Ranking the 10 Greatest NFL Defenses of All Time

By Nicholas Sterling in NFL
| July 16, 2022 12:46 pm PDT
NFL logo, Defense players

A great NFL defense can lead a team to the Super Bowl. An elite defense can do the heavy lifting as long as the offense is somewhat respectable. Over time, the NFL has shifted towards a more offense-centric league. That’s why many great defenses come from the pre-21st century.

They didn’t say “defenses win championships” for nothing, and teams who had elite units on that side of the ball often opened the year with favorable odds at the best Super Bowl betting sites. Times have changed, but elite defenses still have to be respected.

Looking back at the best NFL defenses in history, there is a strong consensus with the top three. From there, however, the other seven slots are up for grabs. Wondering which defenses rank where? Join me for a breakdown of the 10 greatest defenses in NFL history.

10. 1962 Green Bay Packers

The Green Bay Packers dominated the 1960s with their dominant defense, but 1962 marked their best season.

Green Bay had five future Hall of Famers, which included the following players.

  • Willie Davis
  • Henry Jordan
  • Ray Nitschke
  • Herb Adderley
  • Willie Wood

Davis led the team with 13 sacks, while Wood and Adderley combined for 16 interceptions.

The Packers allowed 14 points in their first four games. They allowed fewer than 10 points in six of their last ten games. Overall, they had three shutouts.

Green Bay allowed a league-low 10.6 points per game and second-fewest yards per game. They also held opposing QBs to a 43.5 passer rating.

A 13-1 record allowed Green Bay to play in the NFL Championship. They matched up with a New York Giants team that led the league in yards per game.

Ultimately, the great defense took down the great offense. Green Bay’s defense forced three turnovers in a 16-7 victory. New York’s only touchdown came on a blocked punt return.

Nitschke claimed MVP after recovering both of the Giants fumbles. Green Bay’s potent offense allowed them to finish with the best point differential in the 1960s.

Some may say this was the original great defense.

9. 2002 Tampa Bay Buccaneers


When they name a coverage scheme after your defense, you know it’s among the best of all time.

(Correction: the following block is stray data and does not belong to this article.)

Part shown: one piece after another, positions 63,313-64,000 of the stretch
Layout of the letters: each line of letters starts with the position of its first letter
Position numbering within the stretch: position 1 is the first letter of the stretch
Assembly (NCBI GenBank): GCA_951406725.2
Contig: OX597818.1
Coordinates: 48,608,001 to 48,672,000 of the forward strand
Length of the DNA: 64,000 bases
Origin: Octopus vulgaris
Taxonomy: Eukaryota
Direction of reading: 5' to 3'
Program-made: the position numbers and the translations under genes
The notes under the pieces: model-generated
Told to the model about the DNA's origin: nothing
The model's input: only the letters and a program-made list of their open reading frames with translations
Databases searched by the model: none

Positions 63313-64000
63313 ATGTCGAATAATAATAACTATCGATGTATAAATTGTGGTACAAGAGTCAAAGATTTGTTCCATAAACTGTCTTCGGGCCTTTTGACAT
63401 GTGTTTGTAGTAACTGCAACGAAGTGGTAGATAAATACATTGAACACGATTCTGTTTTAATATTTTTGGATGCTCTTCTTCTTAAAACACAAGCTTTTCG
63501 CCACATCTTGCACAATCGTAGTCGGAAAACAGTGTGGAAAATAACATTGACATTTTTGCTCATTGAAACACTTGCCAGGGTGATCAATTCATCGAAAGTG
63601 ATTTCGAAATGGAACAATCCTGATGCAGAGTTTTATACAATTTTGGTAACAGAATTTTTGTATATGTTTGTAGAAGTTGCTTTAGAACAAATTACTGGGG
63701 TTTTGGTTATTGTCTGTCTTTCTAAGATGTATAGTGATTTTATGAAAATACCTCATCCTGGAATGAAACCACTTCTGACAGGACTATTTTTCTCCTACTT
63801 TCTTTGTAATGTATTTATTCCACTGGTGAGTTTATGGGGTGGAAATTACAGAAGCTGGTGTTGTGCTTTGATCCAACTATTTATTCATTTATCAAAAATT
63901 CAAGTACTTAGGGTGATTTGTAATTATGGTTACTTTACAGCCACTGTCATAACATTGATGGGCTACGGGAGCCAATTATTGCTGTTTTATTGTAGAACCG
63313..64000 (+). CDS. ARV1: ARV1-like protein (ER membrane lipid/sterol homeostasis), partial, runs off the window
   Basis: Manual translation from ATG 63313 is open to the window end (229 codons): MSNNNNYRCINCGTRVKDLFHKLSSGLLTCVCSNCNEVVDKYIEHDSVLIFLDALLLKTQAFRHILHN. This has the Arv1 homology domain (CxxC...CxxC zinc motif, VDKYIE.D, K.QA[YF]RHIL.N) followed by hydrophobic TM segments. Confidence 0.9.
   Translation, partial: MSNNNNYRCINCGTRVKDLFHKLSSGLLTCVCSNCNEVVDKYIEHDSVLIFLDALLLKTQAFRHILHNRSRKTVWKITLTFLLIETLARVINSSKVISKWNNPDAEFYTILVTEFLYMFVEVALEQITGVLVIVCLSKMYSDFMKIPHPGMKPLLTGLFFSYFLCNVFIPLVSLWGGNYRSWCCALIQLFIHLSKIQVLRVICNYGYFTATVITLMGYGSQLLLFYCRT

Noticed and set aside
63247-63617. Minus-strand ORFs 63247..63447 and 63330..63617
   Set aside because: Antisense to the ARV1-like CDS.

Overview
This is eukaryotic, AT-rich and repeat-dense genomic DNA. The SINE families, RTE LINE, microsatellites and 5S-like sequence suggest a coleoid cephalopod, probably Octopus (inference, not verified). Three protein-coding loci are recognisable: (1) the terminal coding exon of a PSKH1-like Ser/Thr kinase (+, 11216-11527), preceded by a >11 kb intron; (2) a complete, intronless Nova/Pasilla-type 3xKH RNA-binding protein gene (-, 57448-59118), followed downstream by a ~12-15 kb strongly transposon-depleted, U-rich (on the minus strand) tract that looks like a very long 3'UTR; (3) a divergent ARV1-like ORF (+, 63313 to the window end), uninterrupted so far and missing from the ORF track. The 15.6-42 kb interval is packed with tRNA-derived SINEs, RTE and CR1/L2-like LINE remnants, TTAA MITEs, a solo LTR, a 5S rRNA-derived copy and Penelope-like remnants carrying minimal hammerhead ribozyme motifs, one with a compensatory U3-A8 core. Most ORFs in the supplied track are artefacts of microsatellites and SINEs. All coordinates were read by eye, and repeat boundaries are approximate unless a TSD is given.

The “Tampa 2” has two deep safeties with seven players dropping into coverage. The middle linebacker will cover the deep middle.

Simeon Rice and Warren Sapp were the sack artists, as the two combined for 23.0. Derrick Johnson joined Rice and Sapp as members of the All-Pro first team. Brooks racked up 118 tackles and recorded five interceptions.

Tampa Bay’s defense had a rough showing in Week 1, allowing a season-high 26 points. They proceeded to hold five of their next seven opponents under 10 points. Check out their final numbers.

  • Points Per Game: 12.3 (1st)
  • Yards Per Game: 252.8 (1st)
  • Turnovers: 38 (3rd)
  • Sacks: 43 (6th)

Even with a 12-4 record and first-round bye, the Buccaneers didn’t come into the playoffs as one of the favorites. Well, they allowed a combined 16 points in their first two games. And yet, they still went into the Super Bowl as (+3.0) point underdogs.

The Buccaneers defense wreaked havoc, forcing five turnovers in the 48-21 victory. Dwight Smith and Derrick Brooks combined for three pick-sixes, while Dexter Jackson won Super Bowl MVP with two interceptions.

This is a perfect example of getting hot at the right time.

8. 1991 Philadelphia Eagles

The 1991 Philadelphia Eagles allowed a little more points than most great defenses, but that has more to do with their terrible offense.

Philadelphia had an insane defensive line that included Reggie White, Clyde Simmons, and Jerome Brown. Check out the sack total for each player.

  • Reggie White: 15.0
  • Clyde Simmons: 13.0
  • Jerome Brown: 9.0

Those players played a big hand in the Eagles defense, allowing the fewest yards, passing yards, and rushing yards per game.

The issue with the Eagles was their offense was among the worst in the league. Randall Cunningham tore his ACL in Week 1, and the Eagles began the season 3-5.

Their defense came on strong in the second half, allowing 14 points or less in five of their last eight games. Unfortunately, a 7-1 stretch wasn’t enough to qualify for the playoffs.

Earlier, I mentioned how a great defense needs a respectable offense. The Eagles didn’t have that. They scored 13 points or less in all six of their losses.

With all the talent on the defense, they at least deserved a playoff spot. Who knows how far they could’ve gone.

7. 1986 New York Giants


The Big Blue Wrecking Crew dominated opponents from the late 1980s to the early 1990s. At the center of the New York Giants defense was Hall of Famer Lawrence Taylor.

Taylor put together a legendary season with 20.5 sacks. He became the second player in NFL history to win MVP, and he did it unanimously.